Summer is in full swing and farmer’s markets are just bursting with fresh produce. It’s peak berry season right now – and there is no better time of year to enjoy raspberries, blueberries, strawberries and blackberries. They are so fresh that it’s easy to eat them straight up or make a grain-free fruit crumble, but I recommend doing your future self a favour by preserving the goodness and making easy raspberry jam with natural sweeteners.
I have always associated jam with old men. I know this sounds gross, but for my entire childhood the only person I knew who ate jam was my grandpa Gene. And it wasn’t even jam. It was marmalade. Orange marmalade on toast was my grandpa’s favourite.
Josh and I go berry picking during the summer and there are only so many fresh raspberries you can eat, and only so many that you can freeze for later, and so I always reserve some of our freshies for a jam.
It’s insanely easy to make fresh, nutritious and homemade jam and you can do it without loading it with white sugar and suspect packets of pectin.
Fruit is naturally sweet, and if you’ve hopped off the refined sugar train with me, you know this! We don’t actually need to use a ton of of sugar to make jam. A little natural sweeteners like honey, raw cane sugar or coconut sugar work beautifully. And some research shows that sugar-free jam contains higher levels of anthocyanins, which are potent plant flavonoids that give berries their dark hues.
As for pectin, I took a look at commercial pectin and this is what I found first on the ingredient list: Dextrose.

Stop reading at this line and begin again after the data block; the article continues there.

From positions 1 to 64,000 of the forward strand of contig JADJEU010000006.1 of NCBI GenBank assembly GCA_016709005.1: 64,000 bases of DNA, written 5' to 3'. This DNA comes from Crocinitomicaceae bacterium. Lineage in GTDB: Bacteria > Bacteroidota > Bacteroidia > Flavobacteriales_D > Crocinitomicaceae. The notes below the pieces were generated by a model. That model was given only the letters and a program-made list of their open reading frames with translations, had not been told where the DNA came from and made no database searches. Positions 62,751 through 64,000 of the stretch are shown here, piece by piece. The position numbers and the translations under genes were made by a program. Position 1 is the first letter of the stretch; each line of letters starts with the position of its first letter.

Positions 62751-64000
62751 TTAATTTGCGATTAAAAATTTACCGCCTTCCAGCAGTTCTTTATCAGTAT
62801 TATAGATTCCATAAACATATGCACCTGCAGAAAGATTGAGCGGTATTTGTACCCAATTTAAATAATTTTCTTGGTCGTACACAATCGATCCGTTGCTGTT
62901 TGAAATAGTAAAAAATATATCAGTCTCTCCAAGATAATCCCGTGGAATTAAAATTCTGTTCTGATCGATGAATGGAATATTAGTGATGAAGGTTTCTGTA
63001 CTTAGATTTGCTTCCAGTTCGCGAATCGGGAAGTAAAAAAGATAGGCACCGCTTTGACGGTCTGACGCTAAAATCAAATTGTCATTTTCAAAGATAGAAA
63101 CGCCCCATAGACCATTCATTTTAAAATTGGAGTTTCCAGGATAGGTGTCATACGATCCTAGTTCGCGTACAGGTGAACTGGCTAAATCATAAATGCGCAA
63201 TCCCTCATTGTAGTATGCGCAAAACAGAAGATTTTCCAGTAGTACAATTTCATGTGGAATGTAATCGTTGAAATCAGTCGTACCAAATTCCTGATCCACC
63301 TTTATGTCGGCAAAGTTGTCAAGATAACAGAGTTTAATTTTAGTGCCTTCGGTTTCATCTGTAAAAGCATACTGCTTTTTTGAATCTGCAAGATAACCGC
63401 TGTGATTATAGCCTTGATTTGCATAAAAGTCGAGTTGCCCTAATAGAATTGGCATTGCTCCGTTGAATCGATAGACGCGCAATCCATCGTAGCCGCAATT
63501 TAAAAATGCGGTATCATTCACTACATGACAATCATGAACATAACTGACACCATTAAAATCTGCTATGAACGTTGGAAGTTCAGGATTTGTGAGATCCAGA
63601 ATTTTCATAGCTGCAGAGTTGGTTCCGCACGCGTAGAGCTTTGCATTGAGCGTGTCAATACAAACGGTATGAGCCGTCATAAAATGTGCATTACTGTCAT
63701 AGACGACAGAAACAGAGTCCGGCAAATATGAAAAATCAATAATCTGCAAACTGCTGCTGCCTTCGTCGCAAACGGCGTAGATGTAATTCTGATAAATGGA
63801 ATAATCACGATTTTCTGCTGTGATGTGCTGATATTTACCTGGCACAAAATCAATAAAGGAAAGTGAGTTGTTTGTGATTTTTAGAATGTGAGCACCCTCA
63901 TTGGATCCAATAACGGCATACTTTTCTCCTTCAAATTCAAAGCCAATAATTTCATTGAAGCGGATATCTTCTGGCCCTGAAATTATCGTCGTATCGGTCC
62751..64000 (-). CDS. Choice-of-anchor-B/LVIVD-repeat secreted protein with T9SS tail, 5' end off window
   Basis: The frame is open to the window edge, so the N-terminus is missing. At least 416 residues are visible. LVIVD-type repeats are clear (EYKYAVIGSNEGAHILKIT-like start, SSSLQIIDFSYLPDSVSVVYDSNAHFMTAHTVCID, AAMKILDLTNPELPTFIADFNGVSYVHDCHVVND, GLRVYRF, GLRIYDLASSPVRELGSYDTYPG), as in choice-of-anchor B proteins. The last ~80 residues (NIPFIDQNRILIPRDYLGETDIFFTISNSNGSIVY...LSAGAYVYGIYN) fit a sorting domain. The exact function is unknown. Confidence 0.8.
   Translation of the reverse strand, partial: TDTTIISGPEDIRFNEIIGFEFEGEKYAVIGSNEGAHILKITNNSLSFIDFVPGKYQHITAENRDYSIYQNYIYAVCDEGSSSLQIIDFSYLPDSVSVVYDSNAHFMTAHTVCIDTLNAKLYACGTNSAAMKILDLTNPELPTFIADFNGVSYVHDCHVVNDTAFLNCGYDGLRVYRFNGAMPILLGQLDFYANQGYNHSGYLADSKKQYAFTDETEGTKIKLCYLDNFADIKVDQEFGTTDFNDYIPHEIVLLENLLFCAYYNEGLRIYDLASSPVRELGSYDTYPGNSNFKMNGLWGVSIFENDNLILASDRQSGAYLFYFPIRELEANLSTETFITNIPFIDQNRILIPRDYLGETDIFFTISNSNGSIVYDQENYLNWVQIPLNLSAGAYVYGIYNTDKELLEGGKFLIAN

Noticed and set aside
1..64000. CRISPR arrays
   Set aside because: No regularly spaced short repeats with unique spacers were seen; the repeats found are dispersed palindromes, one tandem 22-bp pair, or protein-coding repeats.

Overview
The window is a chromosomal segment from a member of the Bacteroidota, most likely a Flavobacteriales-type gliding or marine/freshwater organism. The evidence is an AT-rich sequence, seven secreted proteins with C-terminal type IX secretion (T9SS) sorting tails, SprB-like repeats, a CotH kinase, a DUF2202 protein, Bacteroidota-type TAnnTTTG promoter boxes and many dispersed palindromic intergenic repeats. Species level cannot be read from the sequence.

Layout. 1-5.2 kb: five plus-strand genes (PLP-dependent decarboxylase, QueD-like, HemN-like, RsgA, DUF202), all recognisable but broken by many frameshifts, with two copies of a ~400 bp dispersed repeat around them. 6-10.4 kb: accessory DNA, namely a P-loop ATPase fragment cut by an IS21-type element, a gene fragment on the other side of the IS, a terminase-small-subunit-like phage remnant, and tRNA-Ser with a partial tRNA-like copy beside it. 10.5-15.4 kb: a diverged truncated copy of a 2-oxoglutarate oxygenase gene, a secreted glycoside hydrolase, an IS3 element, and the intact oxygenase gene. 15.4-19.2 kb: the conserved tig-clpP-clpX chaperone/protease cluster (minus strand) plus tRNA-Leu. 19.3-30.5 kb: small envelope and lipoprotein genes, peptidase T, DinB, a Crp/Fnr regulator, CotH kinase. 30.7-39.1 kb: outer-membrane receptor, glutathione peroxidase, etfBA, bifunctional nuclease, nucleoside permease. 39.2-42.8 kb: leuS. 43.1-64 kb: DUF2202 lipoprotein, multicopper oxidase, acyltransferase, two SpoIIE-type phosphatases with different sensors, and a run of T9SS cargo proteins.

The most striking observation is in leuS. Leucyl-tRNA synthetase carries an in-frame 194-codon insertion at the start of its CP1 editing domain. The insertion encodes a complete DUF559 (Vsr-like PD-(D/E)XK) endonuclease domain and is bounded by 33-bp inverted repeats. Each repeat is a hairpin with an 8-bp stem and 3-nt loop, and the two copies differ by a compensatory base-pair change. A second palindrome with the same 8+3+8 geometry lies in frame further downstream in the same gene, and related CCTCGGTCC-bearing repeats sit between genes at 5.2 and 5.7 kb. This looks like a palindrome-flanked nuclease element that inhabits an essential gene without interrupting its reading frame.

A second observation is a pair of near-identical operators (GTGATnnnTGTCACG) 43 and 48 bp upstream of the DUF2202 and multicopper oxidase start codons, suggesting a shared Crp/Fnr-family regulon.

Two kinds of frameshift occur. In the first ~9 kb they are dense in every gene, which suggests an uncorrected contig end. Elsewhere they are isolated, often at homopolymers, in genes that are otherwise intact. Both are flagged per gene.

Dextrose is derived from corn, one of the most genetically modified crops on the planet.
There are many natural sources of pectin, including apples which is what I use to get my jams to jammify. Some fruits often used to make jam, such as blueberries, are extremely high in pectin all on their own.
Raspberries, like all berries, are an incredibly nutrient dense food. They are power-packed with phytonutrients, fibre and antioxidants (including a ton of vitamin C), and they are anti-microbial and anti-carcinogenic. All berries are beneficial, so if you don’t like raspberries, then feel free to use the berries you love– they’ll all work in this recipe.
This raspberry jam is a treat, but as far as treats go, she really is one of the very best – and so easy! Spread this on gluten-free bread with nut butter, add a dollop to your chia pudding or dairy-free coconut yogurt, add a tablespoon to your smoothie for sweetness or incorporate it into baked treats like these cookies.Print